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Misoprostol Prior to Intrauterine Contraceptive Device Insertion

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ClinicalTrials.gov Identifier: NCT02412033
Recruitment Status : Completed
First Posted : April 8, 2015
Last Update Posted : June 1, 2016
Sponsor:
Information provided by (Responsible Party):
mohamad sayed abdellah, Assiut University

Brief Summary:

Intrauterine devices (IUDs) are widely used as reversible contraceptives. Both copper- and levonorgestrel (LNG)-releasing IUDs (LNG-IUDs) are safe,cost-effective in the long term and equally effective compared with tubal sterilization.

In addition, the LNG-IUD (Mirena®) provides non contraceptive benefits, such as treatment for menorrhagia, dysmenorrhea and anemia. The current use of IUDs among reproductive-aged women ranges from 8 to 15% worldwide. Reported complications related to IUD insertion are 8.8% insertion failure, 2.8-11.5% cervical problems, 0.2% cervical perforation, 0.2% syncope and 5.8% expulsion. Insertion failures and cervical problems seem to occur more often among women who have never delivered vaginally.

Cervical stenosis, an immature or small cervix and a significantly ante- or retroverted position of the uterus, has been described as factors associated with a difficult sounding of the cervical canal or even failure to insert the IUD.

Misoprostol is an inexpensive prostaglandin E1-analogue, which is associated with few side effect. More over several have shown the benefit of misoprostol as a cervical ripening agent in non pregnant women. Priming with misoprostol prior to hysteroscopy and dilatation and curettage (D&C) in perimenopausal women resulted in increased cervical dilatation and lower rate of cervical laceration.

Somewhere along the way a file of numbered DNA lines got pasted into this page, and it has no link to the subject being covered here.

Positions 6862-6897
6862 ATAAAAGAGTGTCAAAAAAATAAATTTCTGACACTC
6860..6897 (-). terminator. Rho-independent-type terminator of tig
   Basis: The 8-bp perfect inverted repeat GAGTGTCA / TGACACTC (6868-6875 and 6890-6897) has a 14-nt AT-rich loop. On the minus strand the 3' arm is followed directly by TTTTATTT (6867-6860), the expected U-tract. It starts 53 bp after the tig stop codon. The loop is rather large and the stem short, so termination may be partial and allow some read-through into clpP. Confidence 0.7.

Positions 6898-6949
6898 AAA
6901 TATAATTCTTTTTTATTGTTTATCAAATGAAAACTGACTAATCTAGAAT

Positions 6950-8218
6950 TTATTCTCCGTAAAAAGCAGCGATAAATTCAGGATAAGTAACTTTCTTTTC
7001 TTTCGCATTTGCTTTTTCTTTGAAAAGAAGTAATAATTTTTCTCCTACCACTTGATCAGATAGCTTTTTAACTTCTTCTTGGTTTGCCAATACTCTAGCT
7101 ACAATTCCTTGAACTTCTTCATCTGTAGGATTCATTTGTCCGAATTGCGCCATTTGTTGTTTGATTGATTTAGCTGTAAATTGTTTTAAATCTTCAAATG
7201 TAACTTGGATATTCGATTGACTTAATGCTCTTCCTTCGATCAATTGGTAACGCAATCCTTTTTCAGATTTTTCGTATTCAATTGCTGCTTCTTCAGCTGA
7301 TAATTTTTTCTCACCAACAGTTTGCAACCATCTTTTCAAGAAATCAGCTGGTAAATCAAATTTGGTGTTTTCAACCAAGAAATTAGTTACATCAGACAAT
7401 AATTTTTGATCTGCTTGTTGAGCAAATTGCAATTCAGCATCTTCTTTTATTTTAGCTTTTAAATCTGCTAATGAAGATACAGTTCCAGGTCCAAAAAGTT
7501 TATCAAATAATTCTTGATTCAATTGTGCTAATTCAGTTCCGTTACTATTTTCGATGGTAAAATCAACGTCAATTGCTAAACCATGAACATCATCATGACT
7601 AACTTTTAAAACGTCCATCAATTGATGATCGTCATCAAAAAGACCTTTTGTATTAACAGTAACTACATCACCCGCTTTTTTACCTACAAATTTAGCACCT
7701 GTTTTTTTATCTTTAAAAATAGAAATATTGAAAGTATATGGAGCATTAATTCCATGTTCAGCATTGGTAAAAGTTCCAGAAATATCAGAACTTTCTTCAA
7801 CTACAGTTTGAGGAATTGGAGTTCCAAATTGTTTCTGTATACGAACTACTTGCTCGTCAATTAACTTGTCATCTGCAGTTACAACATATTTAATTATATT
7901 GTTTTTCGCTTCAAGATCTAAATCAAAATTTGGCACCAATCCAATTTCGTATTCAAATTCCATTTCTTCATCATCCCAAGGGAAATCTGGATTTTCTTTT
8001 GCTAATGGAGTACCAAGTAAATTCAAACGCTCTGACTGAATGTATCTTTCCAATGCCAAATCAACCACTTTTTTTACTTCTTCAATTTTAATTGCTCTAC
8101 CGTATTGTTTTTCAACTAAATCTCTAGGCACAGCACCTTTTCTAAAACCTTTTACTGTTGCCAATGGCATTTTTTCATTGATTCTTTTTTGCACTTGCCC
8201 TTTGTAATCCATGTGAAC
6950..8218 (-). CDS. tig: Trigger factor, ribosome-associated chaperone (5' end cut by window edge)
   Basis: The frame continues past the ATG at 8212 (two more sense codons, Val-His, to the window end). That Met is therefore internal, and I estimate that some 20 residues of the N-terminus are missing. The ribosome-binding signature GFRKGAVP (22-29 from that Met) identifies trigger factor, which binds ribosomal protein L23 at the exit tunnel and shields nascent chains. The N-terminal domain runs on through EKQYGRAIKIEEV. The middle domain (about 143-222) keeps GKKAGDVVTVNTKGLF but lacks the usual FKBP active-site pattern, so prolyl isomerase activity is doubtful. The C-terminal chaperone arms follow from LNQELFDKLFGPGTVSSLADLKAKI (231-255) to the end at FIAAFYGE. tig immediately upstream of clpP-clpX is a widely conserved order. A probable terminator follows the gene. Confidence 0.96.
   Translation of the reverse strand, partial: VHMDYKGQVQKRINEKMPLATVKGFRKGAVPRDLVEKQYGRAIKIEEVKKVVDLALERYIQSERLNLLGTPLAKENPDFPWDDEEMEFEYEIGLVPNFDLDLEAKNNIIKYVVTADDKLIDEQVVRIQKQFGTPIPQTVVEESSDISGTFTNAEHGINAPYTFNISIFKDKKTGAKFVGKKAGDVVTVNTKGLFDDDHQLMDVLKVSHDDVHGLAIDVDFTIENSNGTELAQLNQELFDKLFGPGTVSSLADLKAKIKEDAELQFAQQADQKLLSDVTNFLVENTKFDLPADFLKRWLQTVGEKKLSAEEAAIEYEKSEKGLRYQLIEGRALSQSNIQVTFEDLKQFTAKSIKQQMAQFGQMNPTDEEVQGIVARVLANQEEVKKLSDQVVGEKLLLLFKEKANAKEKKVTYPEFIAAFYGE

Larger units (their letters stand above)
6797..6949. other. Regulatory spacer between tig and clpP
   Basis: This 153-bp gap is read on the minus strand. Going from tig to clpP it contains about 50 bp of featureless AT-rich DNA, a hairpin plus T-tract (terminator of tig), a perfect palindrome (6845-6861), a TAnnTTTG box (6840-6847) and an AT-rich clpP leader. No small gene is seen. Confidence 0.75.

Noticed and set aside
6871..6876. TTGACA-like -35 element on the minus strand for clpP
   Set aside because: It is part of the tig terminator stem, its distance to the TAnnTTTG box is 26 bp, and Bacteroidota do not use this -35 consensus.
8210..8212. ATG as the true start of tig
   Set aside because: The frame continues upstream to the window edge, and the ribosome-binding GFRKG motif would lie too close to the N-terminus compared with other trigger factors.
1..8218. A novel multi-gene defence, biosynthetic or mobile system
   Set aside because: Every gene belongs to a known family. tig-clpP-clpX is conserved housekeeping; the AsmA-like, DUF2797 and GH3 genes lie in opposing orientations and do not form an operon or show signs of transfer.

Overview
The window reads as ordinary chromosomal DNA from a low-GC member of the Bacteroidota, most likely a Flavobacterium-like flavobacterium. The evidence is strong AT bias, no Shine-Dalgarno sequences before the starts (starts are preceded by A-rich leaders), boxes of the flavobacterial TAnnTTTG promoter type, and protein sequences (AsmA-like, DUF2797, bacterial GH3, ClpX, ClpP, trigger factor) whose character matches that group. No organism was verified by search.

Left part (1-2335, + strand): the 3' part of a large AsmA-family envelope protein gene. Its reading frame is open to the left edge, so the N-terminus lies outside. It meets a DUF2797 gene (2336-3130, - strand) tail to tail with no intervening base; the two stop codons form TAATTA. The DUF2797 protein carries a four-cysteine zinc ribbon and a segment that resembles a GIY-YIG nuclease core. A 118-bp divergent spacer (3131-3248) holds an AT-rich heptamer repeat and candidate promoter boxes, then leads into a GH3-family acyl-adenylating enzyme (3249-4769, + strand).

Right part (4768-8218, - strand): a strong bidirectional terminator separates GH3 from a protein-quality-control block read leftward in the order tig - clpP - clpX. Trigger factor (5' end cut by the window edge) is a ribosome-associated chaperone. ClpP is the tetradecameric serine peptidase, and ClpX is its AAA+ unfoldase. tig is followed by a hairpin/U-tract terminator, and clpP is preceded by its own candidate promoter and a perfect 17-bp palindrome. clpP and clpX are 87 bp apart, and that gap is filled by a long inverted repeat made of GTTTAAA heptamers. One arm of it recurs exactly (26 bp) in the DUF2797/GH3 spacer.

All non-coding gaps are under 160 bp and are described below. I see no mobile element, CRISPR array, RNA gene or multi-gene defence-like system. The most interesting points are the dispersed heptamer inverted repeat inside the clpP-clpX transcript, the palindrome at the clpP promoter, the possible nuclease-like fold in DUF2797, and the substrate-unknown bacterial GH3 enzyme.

The effect of misoprostol on the cellular matrix causes dissolution of collagen fiber increasing the amount of fluid in the stroma and consequentially causes cervical effacement. Fear of pain during insertion, however, might prevent some women from choosing IUD and fears of painful and/or difficult placements may lead them to recommend or counsel women on other, less effective methods.

Women's perception of pain is multifactorial and likely to be influenced by cultural differences and personal experiences; insertion-related pain is therefore difficult to predict. Nevertheless, factors associated with greater pain include nulliparity, not currently breastfeeding and longer time since last pregnancy; of these factors, nulliparity is the strongest predictor of pain.

The proportion of women of reproductive age who are nulliparous is increasing, with women delaying childbirth and having fewer children or choosing to remain childless. The proportion of Caesarean section births has also increased and women who have only ever had a Caesarean section are often viewed as nulliparous with respect to IUD placement. Anticipated pain is often greater than the actual pain experienced, and the majority of nulliparous women experience no more than moderate pain during IUD insertion. However, among nulliparous women there is a subset (about 17%) for whom the insertion of IUD is associated with severe pain.These women need effective pain relief.